Statement of the International Women’s Alliance
on the occasion of the International Working Women’s Day, 8 March
The current economic and financial crises of the crumbling capitalist system hit women the hardest. The economic and ecological repercussions of these crises increased the vulnerability of women to the different forms of oppression, discrimination and violence inside and outside the home.
Women of the working class were the first to suffer the brunt of the crises. They were the first to be laid off when factories closed down or went bankrupt and had to suffer lower wages and difficult flexible working conditions when hired.
Peasant and indigenous women who are the world’s number one food producers have become the world’s poorest facing unprecedented hunger and poverty as transnational corporations, local landlords and governments rush to steal away millions of hectares of lands for corporate farming, mining, infrastructures, dams, tourism and military use. They are dislocated and dispossessed from their lands, communities and way of life.
Unemployment, lack of social security, and budgetary cuts for social services put women in dangerous positions: they were forced to leave their families to work as domestic or factory workers in other countries where they face exploitation and abuse, in addition to discrimination and xenophobia immigrant workers are subjected to in host countries. Many poor women were also forced into prostitution or become victims of trafficking.
Resistance against imperialist greed are met with violence and repression. The capitalist countries led by the United States wage wars of aggression and occupation in Asia, Africa, Latin America and the Middle East. They collaborate with repressive and corrupt regimes to curtail the fundamental rights and freedoms of the people. They impose anti-terrorism and counter-insurgency measures that target progressive and resistance movements in which women play active roles in the defence of rights, land, livelihood and freedom. States also tolerate reactionary practices and violence against women, such as femicide which has been on the rise in some countries in Latin America and Africa.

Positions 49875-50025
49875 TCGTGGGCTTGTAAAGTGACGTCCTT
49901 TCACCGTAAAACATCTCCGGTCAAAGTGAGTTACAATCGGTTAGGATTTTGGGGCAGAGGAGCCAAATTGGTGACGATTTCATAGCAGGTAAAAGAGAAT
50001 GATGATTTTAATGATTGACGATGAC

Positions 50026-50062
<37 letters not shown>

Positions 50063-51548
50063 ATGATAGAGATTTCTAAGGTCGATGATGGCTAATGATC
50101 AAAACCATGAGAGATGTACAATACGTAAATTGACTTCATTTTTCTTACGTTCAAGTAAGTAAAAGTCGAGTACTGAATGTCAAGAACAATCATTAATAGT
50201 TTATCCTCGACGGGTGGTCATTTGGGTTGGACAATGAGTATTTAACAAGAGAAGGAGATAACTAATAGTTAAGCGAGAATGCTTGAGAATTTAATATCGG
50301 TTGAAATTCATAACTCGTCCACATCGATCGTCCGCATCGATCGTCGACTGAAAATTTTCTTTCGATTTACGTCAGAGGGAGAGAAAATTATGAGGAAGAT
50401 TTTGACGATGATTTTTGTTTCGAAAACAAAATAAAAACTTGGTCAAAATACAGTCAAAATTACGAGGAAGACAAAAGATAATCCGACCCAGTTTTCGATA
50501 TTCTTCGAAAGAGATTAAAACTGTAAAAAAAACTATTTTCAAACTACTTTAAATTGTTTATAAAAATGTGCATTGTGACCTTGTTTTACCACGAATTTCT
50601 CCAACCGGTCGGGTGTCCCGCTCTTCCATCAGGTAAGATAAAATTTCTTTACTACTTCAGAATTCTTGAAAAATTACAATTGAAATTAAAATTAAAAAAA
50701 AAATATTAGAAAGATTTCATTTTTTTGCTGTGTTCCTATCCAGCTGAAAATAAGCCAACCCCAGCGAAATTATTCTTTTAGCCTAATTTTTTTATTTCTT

The crisis awakened and heightened the spirit of resistance among the oppressed women of the world and taught them the need to break free from the chains that bind women to historical oppression. Either through organizing communities or joining national liberation movements, women are at the forefront of every struggle for rights, survival, freedom, justice and peace.
Women workers are joining strikes and marches to demand for decent work, higher wages, better working conditions, job security and workers benefits. They initiate actions calling for the protection against discrimination in the workplace and asserted their right to unionize, peacefully assemble and seek redress for their grievances.